Don’t toss that old hard drive in the garbage, use it to make cotton candy!


Now here’s something you don’t see everyday. Or ever. A Chinese engineer in need of a sugar high has constructed a homemade cotton candy machine using an old, still working hard disk drive. That wasn’t all he used, but it’s the key component. Other items in the creation include a small, circular mint tin, half of an aluminum can, a plastic bowl, solid fuel, and six bicycle spokes. And sugar, of course. The result is an inexpensive cotton candy machine that spins faster and presumably more efficiently than a commercial cotton candy machine.

This MacGyver-ed machine requires some cutting, drilling, and even welding to assemble, but it’s really very cool. The spinning platter of the hard disk drive powers the whole contraption and forms the base. The aluminum can filled with a small amount of solid fuel, such as Sterno, attaches to the spindle in the center of the hard drive spindle. From there, the bicycle spokes are welded to the platter and to the bottom of the mint tin. The top lid of the mint tin should have a medium-sized hole cut in to it for heating up and holding the sugar. Then, the bottom of the plastic bowl is cut out and placed around the hard drive. Adding sugar, lighting the Sterno, and plugging in the hard drive is pretty much all that’s left to do before sweet cotton candy bliss begins emerging.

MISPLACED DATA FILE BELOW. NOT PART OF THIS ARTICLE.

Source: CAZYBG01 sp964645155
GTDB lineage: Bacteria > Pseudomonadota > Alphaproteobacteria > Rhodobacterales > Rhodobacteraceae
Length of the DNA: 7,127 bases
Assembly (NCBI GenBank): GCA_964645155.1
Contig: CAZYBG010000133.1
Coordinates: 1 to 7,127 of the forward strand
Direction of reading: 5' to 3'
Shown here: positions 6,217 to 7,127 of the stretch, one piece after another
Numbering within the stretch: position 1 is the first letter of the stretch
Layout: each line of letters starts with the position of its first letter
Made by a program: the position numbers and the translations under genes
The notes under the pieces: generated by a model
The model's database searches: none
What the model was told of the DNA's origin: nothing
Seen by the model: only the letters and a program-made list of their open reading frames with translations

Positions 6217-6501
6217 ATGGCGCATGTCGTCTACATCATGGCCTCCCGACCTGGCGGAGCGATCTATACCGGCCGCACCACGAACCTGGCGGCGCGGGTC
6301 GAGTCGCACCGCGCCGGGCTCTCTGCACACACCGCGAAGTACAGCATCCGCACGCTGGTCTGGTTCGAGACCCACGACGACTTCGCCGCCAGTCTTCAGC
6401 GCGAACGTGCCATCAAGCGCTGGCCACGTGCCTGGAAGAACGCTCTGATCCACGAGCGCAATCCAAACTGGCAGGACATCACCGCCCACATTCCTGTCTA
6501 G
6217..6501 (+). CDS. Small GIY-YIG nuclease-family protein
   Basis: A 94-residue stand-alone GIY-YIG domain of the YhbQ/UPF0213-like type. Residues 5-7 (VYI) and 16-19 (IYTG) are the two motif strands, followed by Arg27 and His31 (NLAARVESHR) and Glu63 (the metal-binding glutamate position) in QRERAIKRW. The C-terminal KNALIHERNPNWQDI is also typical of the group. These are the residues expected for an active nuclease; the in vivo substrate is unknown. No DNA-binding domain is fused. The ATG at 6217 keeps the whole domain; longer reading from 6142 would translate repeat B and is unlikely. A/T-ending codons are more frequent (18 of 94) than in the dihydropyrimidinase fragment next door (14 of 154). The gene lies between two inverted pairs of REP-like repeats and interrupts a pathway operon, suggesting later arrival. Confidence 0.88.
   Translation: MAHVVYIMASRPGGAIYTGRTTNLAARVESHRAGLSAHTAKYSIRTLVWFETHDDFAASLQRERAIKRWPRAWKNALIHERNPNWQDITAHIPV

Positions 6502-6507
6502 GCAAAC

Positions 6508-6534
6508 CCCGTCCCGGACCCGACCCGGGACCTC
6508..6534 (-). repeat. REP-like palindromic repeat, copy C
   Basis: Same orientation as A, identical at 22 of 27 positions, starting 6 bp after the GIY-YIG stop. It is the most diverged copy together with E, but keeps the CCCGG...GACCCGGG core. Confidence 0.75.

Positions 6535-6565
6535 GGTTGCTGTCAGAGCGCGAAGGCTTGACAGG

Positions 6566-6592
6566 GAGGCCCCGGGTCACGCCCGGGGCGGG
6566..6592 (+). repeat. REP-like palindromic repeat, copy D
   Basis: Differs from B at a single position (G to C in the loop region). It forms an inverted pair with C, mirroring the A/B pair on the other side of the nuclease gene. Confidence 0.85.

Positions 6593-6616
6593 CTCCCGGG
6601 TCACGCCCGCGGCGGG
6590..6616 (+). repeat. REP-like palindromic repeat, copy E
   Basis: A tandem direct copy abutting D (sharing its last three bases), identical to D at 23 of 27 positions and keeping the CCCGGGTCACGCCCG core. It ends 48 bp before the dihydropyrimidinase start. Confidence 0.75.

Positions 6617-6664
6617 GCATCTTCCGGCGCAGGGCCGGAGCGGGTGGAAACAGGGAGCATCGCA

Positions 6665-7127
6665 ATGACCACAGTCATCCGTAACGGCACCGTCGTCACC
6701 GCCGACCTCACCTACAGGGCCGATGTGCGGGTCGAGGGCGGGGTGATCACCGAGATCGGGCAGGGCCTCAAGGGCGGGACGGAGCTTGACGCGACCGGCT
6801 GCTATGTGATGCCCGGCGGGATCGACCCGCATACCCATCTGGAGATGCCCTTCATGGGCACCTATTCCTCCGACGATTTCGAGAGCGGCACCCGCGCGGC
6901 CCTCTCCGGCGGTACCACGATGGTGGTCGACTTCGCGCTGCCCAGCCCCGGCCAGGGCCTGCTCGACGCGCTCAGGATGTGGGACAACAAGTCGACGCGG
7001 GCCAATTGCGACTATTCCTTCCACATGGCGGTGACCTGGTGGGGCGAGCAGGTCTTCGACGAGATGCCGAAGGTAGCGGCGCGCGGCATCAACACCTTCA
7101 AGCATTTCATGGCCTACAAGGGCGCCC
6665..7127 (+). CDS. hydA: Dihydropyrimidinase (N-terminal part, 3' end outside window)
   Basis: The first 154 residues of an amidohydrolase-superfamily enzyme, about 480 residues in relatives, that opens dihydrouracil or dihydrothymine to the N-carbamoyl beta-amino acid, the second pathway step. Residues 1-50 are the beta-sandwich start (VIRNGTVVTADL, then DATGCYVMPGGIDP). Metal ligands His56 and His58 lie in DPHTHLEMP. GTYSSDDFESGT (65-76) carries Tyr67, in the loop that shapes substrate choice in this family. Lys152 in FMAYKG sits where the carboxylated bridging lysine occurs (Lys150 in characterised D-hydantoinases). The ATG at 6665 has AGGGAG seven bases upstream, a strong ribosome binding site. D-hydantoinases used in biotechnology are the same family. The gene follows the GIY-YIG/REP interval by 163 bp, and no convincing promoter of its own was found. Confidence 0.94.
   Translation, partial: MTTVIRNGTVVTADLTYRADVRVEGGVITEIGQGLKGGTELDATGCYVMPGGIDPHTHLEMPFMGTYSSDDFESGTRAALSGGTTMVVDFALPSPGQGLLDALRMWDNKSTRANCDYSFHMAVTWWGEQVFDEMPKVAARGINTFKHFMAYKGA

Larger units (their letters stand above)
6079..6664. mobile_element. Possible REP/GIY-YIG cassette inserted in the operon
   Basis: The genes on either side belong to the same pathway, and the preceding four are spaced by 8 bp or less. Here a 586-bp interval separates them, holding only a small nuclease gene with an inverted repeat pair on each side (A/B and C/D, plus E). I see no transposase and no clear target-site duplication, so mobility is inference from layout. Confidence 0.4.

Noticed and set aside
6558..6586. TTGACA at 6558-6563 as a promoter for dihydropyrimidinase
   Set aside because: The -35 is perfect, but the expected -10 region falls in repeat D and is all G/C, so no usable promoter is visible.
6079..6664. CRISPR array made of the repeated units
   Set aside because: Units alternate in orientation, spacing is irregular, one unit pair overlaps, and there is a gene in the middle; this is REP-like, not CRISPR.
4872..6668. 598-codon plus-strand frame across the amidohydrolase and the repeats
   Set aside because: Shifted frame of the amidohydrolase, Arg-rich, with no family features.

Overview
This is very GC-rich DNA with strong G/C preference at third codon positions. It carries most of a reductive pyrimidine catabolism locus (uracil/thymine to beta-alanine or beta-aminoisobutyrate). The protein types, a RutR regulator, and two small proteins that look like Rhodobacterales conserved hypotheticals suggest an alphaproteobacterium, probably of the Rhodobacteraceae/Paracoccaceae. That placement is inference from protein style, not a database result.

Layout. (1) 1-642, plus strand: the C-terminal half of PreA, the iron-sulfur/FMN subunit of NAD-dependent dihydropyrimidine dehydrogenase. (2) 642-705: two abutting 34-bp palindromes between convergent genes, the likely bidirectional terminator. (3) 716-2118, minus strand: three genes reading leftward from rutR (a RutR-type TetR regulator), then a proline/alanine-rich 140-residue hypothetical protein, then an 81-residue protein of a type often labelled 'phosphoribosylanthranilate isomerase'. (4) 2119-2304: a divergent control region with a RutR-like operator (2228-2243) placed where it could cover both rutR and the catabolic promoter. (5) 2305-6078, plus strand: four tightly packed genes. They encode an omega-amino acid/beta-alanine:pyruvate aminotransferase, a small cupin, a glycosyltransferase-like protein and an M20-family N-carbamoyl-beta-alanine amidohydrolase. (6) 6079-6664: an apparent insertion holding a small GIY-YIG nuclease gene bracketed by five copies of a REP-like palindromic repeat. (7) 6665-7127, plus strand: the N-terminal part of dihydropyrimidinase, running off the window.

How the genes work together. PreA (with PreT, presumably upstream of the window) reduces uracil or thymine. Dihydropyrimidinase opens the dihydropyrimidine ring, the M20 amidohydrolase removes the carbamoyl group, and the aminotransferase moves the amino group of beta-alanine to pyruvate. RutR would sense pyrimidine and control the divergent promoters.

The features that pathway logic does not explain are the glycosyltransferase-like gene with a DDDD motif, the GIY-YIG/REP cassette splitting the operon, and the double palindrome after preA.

It works because a basic hard drive spins at 5,400 rotations per minute, while a professional cotton candy machine typically turns at 3,450 rotations per minute. If anything, the faster speed should result in quicker cotton candy, though you might want to be on the lookout for an unexpected spray of sugar crystals when it’s first heating up. 

We’re truly amazed at this engineer’s ingenuity using essentially random household items (minus the welder) to create something new. While it should go with out saying, that hard drive isn’t going to store any new information now, but it will satiate your sweet tooth. If you have an old hard drive laying around and want to try it yourself, the full instructions can be found via MICgadget.